bridgeDoes the concept of “key messages” make you cringe? Like, you’re afraid you’ll be co-opted into the scions who operate only on rehearsed messages, never deviating and devoid of all original thought.

Sounds like you might be fodder for a political operative who seizes on the fact that you’re saying the same thing over and over again? #scary

Developing key messages for your brand isn’t that risky. In fact, it’s actually necessary, even if you never utter a single one verbatim and keep them in a lock box (after you’ve developed a keen understanding of them and language to help you articulate them naturally, of course!)

You see, when you do this foundational work, it makes telling the story of your business and your brand that much easier, more compelling and more natural.

Here are four things you need to know about key messages:

Your key messages are the foundation of your brand communication

Your key messages, along with your brand story, form the foundation of your brand itself

Key messages are beliefs or assertions, backed up by facts. They are composed of a headline and a proof point.

“Great key messages create a bridge for the audience between what they know and what you can teach or to introduce them to.”

Here are five questions to ask yourself in order to develop a stable of key messages:

1) What do you do?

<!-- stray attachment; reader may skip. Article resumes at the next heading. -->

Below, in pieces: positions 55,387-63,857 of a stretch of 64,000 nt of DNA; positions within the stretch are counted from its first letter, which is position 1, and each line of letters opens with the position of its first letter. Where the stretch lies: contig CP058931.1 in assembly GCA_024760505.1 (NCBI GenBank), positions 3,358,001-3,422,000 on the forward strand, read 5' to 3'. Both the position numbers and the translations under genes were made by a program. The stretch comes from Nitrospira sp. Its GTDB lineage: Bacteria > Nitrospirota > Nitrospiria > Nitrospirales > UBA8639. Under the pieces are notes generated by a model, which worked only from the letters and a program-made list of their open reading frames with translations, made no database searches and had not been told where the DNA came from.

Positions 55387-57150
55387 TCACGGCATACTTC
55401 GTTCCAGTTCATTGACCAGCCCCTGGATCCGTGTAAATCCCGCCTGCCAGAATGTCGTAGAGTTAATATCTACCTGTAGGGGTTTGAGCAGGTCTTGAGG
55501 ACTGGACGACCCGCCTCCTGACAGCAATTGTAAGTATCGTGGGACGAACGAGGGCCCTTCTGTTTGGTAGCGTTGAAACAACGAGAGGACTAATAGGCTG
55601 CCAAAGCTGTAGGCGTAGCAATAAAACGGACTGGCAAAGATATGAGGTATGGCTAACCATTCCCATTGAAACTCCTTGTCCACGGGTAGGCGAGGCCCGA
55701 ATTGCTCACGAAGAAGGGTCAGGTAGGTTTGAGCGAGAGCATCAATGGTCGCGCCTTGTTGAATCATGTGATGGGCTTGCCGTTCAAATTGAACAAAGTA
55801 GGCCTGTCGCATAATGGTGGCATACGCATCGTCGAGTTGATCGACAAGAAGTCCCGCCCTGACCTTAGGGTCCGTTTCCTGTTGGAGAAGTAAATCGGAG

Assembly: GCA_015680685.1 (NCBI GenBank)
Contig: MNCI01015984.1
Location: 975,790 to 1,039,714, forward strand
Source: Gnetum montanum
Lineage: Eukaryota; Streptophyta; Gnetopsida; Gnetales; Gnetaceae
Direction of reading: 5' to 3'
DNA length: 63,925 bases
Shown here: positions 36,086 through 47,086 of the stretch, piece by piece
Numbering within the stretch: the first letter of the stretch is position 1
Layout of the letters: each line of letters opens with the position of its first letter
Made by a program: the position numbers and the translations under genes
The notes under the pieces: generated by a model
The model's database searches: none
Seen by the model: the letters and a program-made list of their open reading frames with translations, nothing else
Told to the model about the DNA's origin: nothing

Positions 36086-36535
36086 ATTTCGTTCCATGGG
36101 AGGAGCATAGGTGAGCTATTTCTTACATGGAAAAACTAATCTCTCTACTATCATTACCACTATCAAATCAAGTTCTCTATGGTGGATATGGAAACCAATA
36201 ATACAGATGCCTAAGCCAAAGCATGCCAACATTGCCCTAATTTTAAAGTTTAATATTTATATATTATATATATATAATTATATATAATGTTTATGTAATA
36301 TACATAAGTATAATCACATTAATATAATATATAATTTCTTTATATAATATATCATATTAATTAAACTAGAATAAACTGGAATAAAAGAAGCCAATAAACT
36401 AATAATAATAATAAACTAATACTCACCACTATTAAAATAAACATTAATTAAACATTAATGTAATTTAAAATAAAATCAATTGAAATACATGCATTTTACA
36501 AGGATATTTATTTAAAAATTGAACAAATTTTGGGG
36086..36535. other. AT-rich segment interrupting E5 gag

The answer to this question is your first and most important key message. There are so many great ways to answer this question, but for the purposes of key messages, you can answer it simply by filling in the blanks of this sentence: I’m a __________ who does ___________ for _______________.

2) What do you stand for?

Think about this in the context of your big mission and vision. What is your big bold “I Believe” statement?

Here’s how to home in on this value statement:

What’s “The World According to YOU?”

What do you know to be true about what you teach people to do?

And, what’s possible when someone embraces this idea?

3) What makes you different?

Whether a detail from the past, your training or your approach. This message conveys your key differentiator.

4) What value do you bring to your audience or clients?

What do people get out of working with you…What is your unique value?

5) What do you want your audience to remember above all else?

What’s the big takeaway? If they only remember one thing, what would it be?

Here’s your extra credit — write your mission statement. The previous five message prompts, when combined, deliver the basis for your mission statement. This can be your sixth message — a very important foundational element of your brand.

As you build your key messages, create a headline, then back it up with proof points. You might even consider starting this pursuit by resting these messages on key brand values.

For example, if you are a nutritionist, a key value might be “trust” as in trusting the body’s unique ability to communicate its needs.

The key messages “headline” might be “The body has a unique ability to heal and communicate what it needs to that end.”

The proof point might rely on a mini case study of a client who employed your program or principles to reduce the medications they were taking or the adverse health risks they were facing.

So, tell me: how do you feel about key messages? Important, or no? If you use these prompts to create your key messages, share them with us!